B.19 Do the data given in Exercise B.16 provide sufﬁcient evidence to indicate that x contributes information for the prediction of y? Test H0 : β1 = 0
against Ha : β1 = 0 using α = .05.
B.20 Find a 90% conﬁdence interval for the slope of the
line in Exercise B.19.
B.21 The term in the second-order model E(y) =
β0 + β1 x + β2 x 2 that controls the curvature in
its graph is β2 x 2 . If β2 = 0, E(y) graphs as a
straight line. Do the data given in Exercise B.18
provide sufﬁcient evidence to indicate curvature
in the model for E(y)? Test H0 : β2 = 0 against
Ha : β2 = 0 using α = .10.
B.8 A Conﬁdence Interval for a Linear Function of the
β Parameters; a Conﬁdence Interval for E (y)
Suppose we were to postulate that the mean value of the productivity, y, of a
company is related to the size of the company, x, and that the relationship could be
modeled by the expression
E(y) = β0 + β1 x + β2 x 2
A graph of E(y) might appear as shown in Figure B.3.
We might have several reasons for collecting data on the productivity and size
of a set of n companies and for ﬁnding the least squares prediction equation,
yˆ = βˆ0 + βˆ1 x + βˆ2 x 2
For example, we might wish to estimate the mean productivity for a company of a
given size (say, x = 2). That is, we might wish to estimate
E(y) = β0 + β1 x + β2 x 2
= β0 + 2β1 + 4β2
where x = 2
Or we might wish to estimate the marginal increase in productivity, the slope of a
tangent to the curve, when x = 2 (see Figure B.4). The marginal productivity for y
Figure B.3 Graph of mean
742 Appendix B The Mechanics of a Multiple Regression Analysis
Figure B.4 Marginal
when x = 2 is the rate of change of E(y) with respect to x, evaluated at x = 2.∗ The
marginal productivity for a value of x, denoted by the symbol dE(y)/dx, can be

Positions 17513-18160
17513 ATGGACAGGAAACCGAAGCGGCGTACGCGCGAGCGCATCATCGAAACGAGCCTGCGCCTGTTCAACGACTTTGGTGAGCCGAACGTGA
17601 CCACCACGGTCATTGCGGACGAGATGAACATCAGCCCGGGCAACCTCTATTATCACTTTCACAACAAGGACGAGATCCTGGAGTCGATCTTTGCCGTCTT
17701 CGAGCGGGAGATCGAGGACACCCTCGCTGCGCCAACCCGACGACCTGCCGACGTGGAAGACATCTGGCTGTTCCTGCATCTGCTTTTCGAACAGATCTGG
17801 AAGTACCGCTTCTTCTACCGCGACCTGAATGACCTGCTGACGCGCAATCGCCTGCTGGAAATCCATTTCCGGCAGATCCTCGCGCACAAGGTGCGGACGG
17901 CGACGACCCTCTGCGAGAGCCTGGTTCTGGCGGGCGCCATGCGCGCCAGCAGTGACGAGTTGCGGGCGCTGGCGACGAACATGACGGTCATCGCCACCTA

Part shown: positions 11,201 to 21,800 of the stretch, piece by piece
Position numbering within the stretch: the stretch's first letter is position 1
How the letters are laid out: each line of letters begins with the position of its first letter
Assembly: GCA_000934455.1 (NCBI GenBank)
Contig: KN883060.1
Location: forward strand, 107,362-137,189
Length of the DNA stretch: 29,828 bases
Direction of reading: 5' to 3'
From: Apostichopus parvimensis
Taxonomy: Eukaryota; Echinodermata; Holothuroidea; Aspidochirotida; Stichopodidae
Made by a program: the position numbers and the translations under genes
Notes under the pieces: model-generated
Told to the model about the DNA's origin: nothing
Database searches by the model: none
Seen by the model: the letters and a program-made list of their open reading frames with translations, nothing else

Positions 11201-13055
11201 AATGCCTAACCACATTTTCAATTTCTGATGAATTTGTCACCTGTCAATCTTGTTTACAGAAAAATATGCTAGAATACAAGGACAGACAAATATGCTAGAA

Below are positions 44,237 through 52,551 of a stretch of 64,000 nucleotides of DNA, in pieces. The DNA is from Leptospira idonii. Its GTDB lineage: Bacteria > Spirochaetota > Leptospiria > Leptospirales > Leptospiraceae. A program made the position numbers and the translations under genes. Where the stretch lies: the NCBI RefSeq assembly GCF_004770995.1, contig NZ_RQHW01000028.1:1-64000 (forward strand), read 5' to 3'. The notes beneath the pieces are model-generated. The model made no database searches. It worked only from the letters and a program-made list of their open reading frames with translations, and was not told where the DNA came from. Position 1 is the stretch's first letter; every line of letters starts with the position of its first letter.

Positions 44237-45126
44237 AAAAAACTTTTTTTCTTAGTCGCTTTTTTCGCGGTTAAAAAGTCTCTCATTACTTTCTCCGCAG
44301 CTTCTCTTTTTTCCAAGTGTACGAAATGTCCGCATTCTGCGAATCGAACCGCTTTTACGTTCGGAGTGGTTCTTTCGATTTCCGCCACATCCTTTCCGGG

shown (proof omitted) to be
= β1 + 2β2 x
Therefore, the marginal productivity at x = 2 is
= β1 + 2β2 (2) = β1 + 4β2
For x = 2, both E(y) and the marginal productivity are linear functions of the
unknown parameters β0 , β1 , β2 in the model. The problem we pose in this section
is that of ﬁnding conﬁdence intervals for linear functions of β parameters or testing
hypotheses concerning their values. The information necessary to solve this problem
is rarely given in a standard multiple regression analysis computer printout, but we
can ﬁnd these conﬁdence intervals or values of the appropriate test statistics from
knowledge of (X X)−1 .
For the model
y = β0 + β1 x1 + · · · + βk xk + ε
we can make an inference about a linear function of the β parameters, say,
a0 β0 + a1 β1 + · · · + ak βk
where a0 , a1 , . . . , ak are known constants. We will use the corresponding linear
function of least squares estimates,
= a0 βˆ0 + a1 βˆ1 + · · · + ak βˆk
as our best estimate of a0 β0 + a1 β1 + · · · + ak βk .
Then, for the assumptions on the random error ε (stated in Section 4.2), the
sampling distribution for the estimator l will be normal, with mean and standard
error as given in the ﬁrst box on page 743. This indicates that l is an unbiased
E( ) = a0 β0 + a1 β1 + · · · + ak βk
and that its sampling distribution would appear as shown in Figure B.5.
∗ If you have had calculus, you can see that the marginal productivity for y given x is the ﬁrst derivative of
E(y) = β0 + β1 x + β2 x 2 with respect to x.